In May 2000, we selected 10 plants of P. farinosa in the centre and 10 at the edge of each population. Edge plants were those located nearest to 10 positions at equal distances along the perimeter. From each of the 10 edge plants we randomly threw a stick towards the centre of the fen and selected the plant closest to the stick as one of 10 centre plants. The distance between edge and centre plants was 5–15 m. We tagged the selected plants and collected fruits in June/July 2000. If plants consisted of several rosettes, we marked one randomly selected rosette.

population structure ofprimula farinosa

We distinguished three developmental states according to the following criteria (Gatsuk et al. 1980; Rabotnov 1985): (i) seedlings or juveniles with less than four primary leaves (i.e. subadults); (ii) vegetative adults with four or more leaves in a rosette; and (iii) reproductive adults with at least one flowering stem. As P. farinosa sometimes grows in clumps, we regarded all rosettes that were less than 1 cm apart as parts of the same clone. This was supported by the finding that they always produced the same flower morph and that rosette connections were sometimes visible. This was not the case for rosettes more than 1 cm apart.

To assess plant density of the different developmental states we counted the number of individuals in each state in 20 × 20 cm areas centred on our target plants in May 2000. As an additional measure of local density, we recorded the distance from each marked individual to the nearest conspecific neighbour.

fitness measures

We assessed the following vegetative and reproductive traits in May 2000: number of leaves per rosette, rosette diameter, length of the longest leaf, height of the flowering stem, number of rosettes per clone, number of flowers per inflorescence and flower morph type.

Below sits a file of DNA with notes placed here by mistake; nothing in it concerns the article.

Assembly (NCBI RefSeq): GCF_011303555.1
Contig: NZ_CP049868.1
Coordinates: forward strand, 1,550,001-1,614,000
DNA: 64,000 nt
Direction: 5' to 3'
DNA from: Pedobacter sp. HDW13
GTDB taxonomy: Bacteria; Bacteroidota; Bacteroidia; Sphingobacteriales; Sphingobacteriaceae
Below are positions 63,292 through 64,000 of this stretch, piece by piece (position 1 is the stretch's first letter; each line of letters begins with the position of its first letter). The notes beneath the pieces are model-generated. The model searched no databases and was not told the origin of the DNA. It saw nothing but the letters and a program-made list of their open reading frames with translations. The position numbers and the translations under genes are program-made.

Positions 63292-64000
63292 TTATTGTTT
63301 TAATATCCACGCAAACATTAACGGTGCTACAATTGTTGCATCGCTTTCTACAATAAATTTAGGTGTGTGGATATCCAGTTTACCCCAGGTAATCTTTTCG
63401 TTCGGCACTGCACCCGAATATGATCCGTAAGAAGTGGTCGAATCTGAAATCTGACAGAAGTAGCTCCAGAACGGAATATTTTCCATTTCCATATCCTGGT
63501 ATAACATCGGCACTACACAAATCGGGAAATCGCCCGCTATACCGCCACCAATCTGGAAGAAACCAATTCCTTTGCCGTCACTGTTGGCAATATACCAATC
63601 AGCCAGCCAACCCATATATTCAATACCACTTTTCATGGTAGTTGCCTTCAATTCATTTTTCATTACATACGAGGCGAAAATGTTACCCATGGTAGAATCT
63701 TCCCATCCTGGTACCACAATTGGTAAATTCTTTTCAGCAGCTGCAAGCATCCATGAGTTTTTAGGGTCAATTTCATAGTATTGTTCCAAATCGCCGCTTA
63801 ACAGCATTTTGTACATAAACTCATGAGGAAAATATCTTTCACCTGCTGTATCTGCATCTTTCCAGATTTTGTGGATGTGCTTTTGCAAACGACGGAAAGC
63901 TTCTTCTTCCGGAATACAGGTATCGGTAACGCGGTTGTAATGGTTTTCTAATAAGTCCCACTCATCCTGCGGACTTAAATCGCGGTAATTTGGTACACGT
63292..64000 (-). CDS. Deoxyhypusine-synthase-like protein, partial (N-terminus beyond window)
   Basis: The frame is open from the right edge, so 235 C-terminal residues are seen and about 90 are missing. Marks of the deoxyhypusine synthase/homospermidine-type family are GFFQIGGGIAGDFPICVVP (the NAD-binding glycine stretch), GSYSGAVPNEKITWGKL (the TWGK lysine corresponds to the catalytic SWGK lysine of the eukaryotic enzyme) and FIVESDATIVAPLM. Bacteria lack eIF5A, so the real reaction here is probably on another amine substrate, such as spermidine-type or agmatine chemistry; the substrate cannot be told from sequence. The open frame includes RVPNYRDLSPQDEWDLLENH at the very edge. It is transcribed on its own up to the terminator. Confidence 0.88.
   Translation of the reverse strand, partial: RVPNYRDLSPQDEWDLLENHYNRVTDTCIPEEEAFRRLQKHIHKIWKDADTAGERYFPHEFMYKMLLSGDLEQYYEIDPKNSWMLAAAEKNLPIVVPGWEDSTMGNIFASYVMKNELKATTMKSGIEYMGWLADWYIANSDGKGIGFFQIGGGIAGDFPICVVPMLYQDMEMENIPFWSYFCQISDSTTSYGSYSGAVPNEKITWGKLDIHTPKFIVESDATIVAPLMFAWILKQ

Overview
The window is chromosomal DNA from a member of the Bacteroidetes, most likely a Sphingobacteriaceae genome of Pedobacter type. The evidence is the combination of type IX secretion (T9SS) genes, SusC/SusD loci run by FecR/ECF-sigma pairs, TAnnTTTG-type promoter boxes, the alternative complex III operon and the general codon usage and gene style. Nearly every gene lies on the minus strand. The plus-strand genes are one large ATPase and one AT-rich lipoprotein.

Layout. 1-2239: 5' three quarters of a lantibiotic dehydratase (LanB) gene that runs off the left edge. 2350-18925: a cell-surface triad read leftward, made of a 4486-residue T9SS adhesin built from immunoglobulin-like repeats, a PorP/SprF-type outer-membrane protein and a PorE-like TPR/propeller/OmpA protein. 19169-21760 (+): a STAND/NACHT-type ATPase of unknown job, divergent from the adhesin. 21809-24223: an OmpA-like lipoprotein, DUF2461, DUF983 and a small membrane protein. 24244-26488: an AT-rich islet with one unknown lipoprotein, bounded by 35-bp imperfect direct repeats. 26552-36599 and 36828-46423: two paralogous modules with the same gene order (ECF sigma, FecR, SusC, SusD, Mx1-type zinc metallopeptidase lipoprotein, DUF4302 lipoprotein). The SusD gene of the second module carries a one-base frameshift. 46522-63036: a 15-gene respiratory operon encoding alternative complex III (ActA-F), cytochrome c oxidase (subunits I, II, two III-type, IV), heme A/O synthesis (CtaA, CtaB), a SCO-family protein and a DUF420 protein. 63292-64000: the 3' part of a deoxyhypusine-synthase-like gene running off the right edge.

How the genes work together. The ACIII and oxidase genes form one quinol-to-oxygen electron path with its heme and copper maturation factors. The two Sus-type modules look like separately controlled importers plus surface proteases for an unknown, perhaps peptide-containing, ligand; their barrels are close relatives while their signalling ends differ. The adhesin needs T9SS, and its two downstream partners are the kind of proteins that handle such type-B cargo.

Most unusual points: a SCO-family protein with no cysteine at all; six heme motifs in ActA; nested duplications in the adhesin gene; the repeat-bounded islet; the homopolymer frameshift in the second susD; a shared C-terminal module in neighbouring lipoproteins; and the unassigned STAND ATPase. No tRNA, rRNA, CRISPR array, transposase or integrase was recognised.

In late June and early July 2000, c. 8 weeks after the first measurements, we determined the fruit set of each marked plant in the field (fruit set = number of full capsules/(number of full + empty capsules)). We randomly collected one fruit per target plant, dried the capsules at room temperature for 8 weeks and counted the number of unfertilized ovules (very small), aborted seeds (large, polyhedral, brown) and developed seeds (large, polyhedral, orange; J. Lienert, personal observation). We used their sum to obtain the total number of ovules per capsule. We determined mean individual seed mass of developed seeds to the nearest µg. We also calculated fertilization rate ((number of aborted seeds + developed seeds)/total number of ovules), seed set (number of developed seeds/total number of ovules) and proportion of developed seeds (number of developed seeds/(number of aborted seeds + developed seeds)).

We collected seeds from all target plants for a germination experiment. Because capsules were lost due to frugivory in many populations and due to hail in population 17 (Table 1), we randomly selected further samples to obtain capsules of at least 20 plants per population. In late September 2000 we placed all seeds on wet Vermiculite (Vermex, Vermica AG, Bözen, Switzerland), with seeds from different capsules in different Petri dishes. We kept the seeds in the dark at +4 °C for 5 days, stratified them at −4 °C for 4 weeks, let them thaw at +4 °C for 5 days and placed them in a climate chamber under a 16-h light (20 °C)/8-h dark (10 °C) cycle. We randomized Petri dishes weekly. We recorded the proportion of seeds that had germinated at 1, 2, 3 and 4 weeks, after which hardly any additional seedlings appeared. We omitted 19 of 540 capsules from the analysis because of unripe seeds.

herbivory, frugivory and smut infection